Note oriental family names shown first.
Michael was born in Santa Barbara in California on 25 May 1963. His American father was a keen go player and his English mother, None, does not play but is a keen promoter of kid's go in the US. During a professional visit his talent was spotted and he was invited to Japan for two summers, moving permanently to Japan at the age of 16. He became professional in 1981 and was the first westerner to make 9 dan in 2000, a year in which he also won a best commentator award. He is married to Niu Xian Xian, a Chinese pro, and has daughters Yumi and Emi (who is now 15 kyu). His best results have been getting to the quarterfinals in two world championships
Yuki was born on 18 December 1965 on Saito Island off the north coast of Japan's main island. Her family moved to Nagoya so that she could study Go, where she became a disciple of Shimamura 9 dan. She became shodan in 1986 and 2 dan in 1994. For five years she has lived in Milan and in 2000 married her Italian husband, Ivan Vigano. Her speciality in recent years has been touring western countries teaching children using the Yasuda method of capture Go. She has visited the UK several times. She returned to Japan in 2006 to work for the overseas department of the Nihon Kiin.
Magari sensei was born 13 November 1924 in Mie Prefecture (southern Japan). He was a disciple and later great friend of the late Iwamoto (founder of the London and European Go Centres). He became professional in 1942 and reached 9 dan in 1974. Five times he played in the Honinbo League and was noted for his aggressive style, which clashes with his current placid temperament. He travelled with Iwamoto to London for the opening of the Go Centre and also to Bristol in 1975. He often travelled abroad on Go promotion trips like that to the UK in October 2001.
Haruyama sensei was born 29 May 1946 in Gifu Prefecture (central Honshu). He was a disciple of Isogawa 8 dan and entered the Kitani Go School in 1956. He turned professional in 1960 and reached 9 dan in 1974. He is famous in the west as co-author of early English Go book "Basic Techniques of Go" (with Nagahara). He has made several promotion tours overseas; his first to the UK was that in October 2001.
O sensei was born in Taiwan, where he is known as Wang Licheng, on 7 November 1958. He moved to Japan in 1971 and became a professional there in 1972. He reached 9 dan in 1988. He has four time won the Oza, was second in the Fujitsu Cup in 1992 and in the LG Cup in 1998 (both World Championships). He beat Cho Chikun to become Kisei in 2000, kept the title in 2001 by beating Cho Sonjin and beat Ryu Shikun in 2002. The first game of this match was held in London.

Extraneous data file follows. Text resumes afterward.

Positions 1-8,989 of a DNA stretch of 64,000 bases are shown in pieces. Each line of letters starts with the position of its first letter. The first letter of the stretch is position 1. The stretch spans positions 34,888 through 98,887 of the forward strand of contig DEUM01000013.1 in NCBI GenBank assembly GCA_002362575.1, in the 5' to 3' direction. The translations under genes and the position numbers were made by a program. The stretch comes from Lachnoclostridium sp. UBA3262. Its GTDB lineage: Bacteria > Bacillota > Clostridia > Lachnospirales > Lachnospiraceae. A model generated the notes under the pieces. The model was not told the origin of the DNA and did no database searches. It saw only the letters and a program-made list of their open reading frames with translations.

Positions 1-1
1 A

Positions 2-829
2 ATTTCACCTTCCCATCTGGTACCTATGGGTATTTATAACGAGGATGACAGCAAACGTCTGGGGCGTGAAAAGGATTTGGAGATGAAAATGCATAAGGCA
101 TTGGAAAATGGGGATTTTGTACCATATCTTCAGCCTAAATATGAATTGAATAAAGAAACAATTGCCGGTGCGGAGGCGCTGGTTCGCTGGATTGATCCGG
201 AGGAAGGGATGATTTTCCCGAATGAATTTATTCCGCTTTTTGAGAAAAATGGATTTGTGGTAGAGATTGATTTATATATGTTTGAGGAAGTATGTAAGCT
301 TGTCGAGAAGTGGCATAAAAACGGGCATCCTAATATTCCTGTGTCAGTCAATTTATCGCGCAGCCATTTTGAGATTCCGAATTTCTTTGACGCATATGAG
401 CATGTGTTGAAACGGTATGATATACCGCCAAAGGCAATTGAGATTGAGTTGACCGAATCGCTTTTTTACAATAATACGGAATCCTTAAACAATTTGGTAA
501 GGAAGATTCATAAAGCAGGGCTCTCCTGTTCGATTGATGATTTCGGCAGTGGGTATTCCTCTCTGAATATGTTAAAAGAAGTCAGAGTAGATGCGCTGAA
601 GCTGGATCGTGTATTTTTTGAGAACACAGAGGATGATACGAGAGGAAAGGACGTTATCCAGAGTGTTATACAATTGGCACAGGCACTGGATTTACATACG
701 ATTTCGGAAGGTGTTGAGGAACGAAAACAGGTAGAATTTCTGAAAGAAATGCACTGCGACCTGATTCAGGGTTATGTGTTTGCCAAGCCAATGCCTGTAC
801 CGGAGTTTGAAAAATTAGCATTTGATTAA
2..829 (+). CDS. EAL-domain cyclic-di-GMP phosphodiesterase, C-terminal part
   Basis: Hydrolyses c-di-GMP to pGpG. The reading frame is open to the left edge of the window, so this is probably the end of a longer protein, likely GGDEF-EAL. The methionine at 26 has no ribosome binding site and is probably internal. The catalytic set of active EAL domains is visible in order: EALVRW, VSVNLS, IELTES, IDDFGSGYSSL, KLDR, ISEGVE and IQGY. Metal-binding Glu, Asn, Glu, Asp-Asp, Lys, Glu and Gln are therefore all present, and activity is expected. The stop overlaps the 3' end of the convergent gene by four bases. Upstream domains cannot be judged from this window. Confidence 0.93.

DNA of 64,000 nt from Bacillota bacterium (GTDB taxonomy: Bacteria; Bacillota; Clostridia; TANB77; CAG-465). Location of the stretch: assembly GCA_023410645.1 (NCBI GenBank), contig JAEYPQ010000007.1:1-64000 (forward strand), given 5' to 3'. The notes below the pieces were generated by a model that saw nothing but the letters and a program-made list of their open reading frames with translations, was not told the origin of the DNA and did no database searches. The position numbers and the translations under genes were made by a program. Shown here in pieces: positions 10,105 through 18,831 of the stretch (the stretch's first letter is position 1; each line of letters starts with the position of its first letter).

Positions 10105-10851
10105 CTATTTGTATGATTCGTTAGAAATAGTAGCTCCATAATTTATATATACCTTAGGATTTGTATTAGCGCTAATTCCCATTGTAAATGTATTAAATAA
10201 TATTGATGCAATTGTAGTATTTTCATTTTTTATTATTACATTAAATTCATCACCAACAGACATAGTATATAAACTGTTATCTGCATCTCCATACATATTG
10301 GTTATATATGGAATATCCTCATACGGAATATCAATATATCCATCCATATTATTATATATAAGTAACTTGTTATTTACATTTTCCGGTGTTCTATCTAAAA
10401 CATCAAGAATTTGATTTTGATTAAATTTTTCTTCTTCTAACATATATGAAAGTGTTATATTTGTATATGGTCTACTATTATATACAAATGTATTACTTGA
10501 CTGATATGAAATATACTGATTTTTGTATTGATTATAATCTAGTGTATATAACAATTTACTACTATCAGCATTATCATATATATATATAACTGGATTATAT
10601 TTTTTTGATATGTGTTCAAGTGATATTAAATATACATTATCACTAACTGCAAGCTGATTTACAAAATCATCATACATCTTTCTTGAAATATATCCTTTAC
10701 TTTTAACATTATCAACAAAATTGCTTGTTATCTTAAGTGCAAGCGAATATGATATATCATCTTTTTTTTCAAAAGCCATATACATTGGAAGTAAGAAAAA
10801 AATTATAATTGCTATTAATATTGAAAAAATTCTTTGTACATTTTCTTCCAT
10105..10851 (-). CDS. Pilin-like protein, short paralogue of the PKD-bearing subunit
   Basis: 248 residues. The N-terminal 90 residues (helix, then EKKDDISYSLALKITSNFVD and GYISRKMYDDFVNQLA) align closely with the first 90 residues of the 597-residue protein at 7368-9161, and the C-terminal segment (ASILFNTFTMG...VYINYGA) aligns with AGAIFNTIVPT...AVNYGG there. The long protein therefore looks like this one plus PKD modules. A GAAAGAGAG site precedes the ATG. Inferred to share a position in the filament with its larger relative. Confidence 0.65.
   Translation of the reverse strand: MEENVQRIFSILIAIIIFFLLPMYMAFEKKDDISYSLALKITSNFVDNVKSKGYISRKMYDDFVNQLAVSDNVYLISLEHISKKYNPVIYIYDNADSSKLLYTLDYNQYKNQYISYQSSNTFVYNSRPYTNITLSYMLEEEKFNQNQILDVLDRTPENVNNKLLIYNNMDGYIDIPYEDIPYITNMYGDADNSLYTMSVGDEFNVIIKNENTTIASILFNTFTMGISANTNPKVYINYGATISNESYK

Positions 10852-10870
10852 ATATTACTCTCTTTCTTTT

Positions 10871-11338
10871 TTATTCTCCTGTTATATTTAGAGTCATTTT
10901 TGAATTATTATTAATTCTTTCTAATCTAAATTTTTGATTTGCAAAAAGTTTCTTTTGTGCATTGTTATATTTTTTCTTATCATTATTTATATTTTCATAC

Ryu sensei was born in Korea (where he is known as Yu Shihoon) on 8 December 1971. He moved to Japan where he became a professional in 1988. He is currently only 7 dan, because he has not won many games in the rating tournament (the Oteai), despite him being a top player in Japan with a string of titles to his name. He has won the Oza and the Tengen four times (last in 2000). He beat Cho Chikun in the play-off to challenge O Rissei for the 2002 Kisei (unsuccessfully).
Yukari was born 4 October 1973 in Tokyo. She studied at University winning the World Amateur Pair Go in 1994. She was a pupil of Kato Masao and became a professional in 1996 and reached 4 dan in 2000. She is famous in Japan through television commentaries and advertising. She is Go adviser on the cartoon series "Hikaru no Go" and has her own popular web site. She visited the UK with Inori Yoko in September 1999. On 11th January 2002 she married Yoshihara, goalkeeper for Kawasaki.
Yoko was born near Tokyo on 14 June 1974. She was a pupil of Kobayashi Koichi and became professional in 1996, qualifying in the open section. She reached 5 dan in 2000. She beat reigning champion Chinen Kaori to win the Women's Honinbo title in November 2000, but lost to her teacher's daughter Kobayashi Izumi (3-1) in November 2001. She is a great friend of Umezawa Yukari and visited the UK with her in September 1999. In January 2002 she won the RICOH Cup paired with Cho Chikun.
Kudo was born near Aomori on 2nd August 1940. He made pro in 1959 and 9 dan by 1976. He was an official at the Kisei Match in London and became IGF President and Chairman of the Nihon Kiin in 2004 on the death of Kato.
Kato was born 15th March 1947 in Fukuoka. He was in the Kitani Go School in 1959 and turned pro in 1964. He was made 9 dan in 1978. He won 14 titles between 1976 and 1980, holding 4 of the big seven titles at one time. He was Oza for 9 years in a row and most recently was 1997 Judan. He is known in the west for books "Attack and Kill" and "Chinese Fuseki". He was an official at the London Kisei Match. Kato became president of the IGF and chairman on the Nihon Kiin board in 2004, but unfortunately died in December 2004.
Narumi was born in Saitama on 22 May 1976. She was a pupil of Kikuchi and became professional in 1998. She became 2 dan in 1999, the year she won the Women's Kakusei. She was the London Kisei London game recorder.
Note: all the players above are from the Nihon Ki-in in Japan. Also visitors were Lui Yajie from China, Nam Chihyoung and Cho Hunhyun from Korea.
This page is one of a series which is indexed here.
The material on this page was written by Tony Atkins, and has appeared in the British Go Journal. Tony, and the Editor of the Journal, have kindly allowed it to appear here.